Intraabdominal dilatation in fetuses with gastroschiss is associated with increased number of operations in the neonatal period


      Previous studies have compared prenatal ultrasound findings with neonatal outcomes in fetuses with gastroschisis to find predictors of adverse events. We attempted to determine if fetal intraabdominal dilatation had an impact on neonatal outcome.

      Study design

      We compared 27 mother-child pairs with prenatal diagnosis of fetal gastroschisis to neonatal outcomes. Findings of stomach and intraabdominal dilatation were compared with total number of operations, days of respiratory support, days of parenteral nutrition, number of post-op days until oral feedings were started and age at discharge.


      Fetuses prenatally diagnosed with intraabdominal dilatation required an increased number of operations. Stomach dilatation independently was associated with significantly more days of respiratory support (ventilatory and continued positive airway pressure). Presence of meconium or IUGR did not change any of the post-operative outcomes. Fifty percent (13/27) of neonates had bowel abnormalities detected during surgery. Malrotation was the most common (10/13), followed by atresia and stenosis (3/13). 4/13 neonates with bowel abnormalities were born to pregnancies complicated by meconium.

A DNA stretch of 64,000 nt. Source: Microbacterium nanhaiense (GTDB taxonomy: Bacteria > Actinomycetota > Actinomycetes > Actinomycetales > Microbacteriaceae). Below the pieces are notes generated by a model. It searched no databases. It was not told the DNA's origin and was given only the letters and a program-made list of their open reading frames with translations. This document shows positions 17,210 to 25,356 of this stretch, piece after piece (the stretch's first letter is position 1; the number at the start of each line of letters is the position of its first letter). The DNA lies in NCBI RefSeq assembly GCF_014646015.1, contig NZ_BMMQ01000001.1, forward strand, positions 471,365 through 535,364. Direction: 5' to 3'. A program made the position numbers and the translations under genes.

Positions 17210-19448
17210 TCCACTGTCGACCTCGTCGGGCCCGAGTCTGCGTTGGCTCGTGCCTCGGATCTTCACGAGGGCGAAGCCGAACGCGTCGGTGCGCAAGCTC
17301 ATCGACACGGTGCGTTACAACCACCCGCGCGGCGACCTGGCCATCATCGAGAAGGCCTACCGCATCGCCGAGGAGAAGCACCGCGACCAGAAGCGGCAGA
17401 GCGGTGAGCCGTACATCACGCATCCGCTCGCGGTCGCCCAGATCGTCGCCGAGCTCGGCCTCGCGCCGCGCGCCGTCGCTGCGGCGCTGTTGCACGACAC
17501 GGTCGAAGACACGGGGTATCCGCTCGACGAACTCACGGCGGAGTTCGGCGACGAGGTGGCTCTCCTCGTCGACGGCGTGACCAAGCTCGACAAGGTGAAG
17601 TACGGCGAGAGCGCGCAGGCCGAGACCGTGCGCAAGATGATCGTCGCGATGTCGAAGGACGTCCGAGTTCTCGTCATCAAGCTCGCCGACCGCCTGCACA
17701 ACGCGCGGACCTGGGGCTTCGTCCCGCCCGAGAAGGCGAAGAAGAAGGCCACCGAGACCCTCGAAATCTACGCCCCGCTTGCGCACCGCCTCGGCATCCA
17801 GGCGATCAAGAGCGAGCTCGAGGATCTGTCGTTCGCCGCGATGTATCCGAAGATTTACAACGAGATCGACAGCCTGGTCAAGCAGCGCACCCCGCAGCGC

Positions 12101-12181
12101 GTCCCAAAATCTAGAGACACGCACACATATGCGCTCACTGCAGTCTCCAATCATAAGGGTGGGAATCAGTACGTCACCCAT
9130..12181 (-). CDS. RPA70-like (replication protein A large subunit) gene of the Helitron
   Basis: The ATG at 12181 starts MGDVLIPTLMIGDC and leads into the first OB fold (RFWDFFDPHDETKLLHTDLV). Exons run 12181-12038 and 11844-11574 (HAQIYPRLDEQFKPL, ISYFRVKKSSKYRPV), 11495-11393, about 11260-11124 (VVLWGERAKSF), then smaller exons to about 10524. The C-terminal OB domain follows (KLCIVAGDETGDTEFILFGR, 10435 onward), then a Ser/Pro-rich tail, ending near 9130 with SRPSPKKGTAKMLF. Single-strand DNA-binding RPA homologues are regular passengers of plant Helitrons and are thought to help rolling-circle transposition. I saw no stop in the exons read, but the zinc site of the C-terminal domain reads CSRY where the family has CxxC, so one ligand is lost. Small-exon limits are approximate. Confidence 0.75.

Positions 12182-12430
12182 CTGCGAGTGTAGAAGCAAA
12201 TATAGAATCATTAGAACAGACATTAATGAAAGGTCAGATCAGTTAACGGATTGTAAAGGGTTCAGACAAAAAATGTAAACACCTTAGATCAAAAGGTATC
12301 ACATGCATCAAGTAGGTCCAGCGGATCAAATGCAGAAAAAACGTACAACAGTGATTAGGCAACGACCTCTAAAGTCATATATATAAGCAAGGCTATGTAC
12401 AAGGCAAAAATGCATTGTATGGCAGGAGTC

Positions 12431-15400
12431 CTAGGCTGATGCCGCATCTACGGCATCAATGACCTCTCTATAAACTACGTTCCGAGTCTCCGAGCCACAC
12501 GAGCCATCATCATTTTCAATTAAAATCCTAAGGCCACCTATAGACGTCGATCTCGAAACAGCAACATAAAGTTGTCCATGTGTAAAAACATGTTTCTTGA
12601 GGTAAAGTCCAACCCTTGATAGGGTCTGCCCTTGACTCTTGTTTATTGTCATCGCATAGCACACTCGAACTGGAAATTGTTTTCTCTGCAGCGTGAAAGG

Fetuses with gastroschisis that have dilatation of the bowels or the stomach area at a greater risk for repeat operations and ventilatory support. Findings of IUGR or moderate to thick meconium in the amniotic fluid did not change the neonatal outcome.
      Tabled 1Intraabdominal dilatation and neonatal outcome
      Stomach dilatationIntraabdominal dilatation
      Present n = 7Absent n = 20P valuePresent n = 19Absent n = 8P value
      Total No. operations2.28 ± .101.70 ± .86.072.05 ± 0.911.38 ± 0.74.04
      No. days on respiratory support8.5 ± 7.344.2 ± ± 5.393.5 ± 1.85NS
      Days of parenteral feedings20.0 ± 12.9418.5 ± 12.09NS20.58 ± 13.6014.87 ± 6.33NS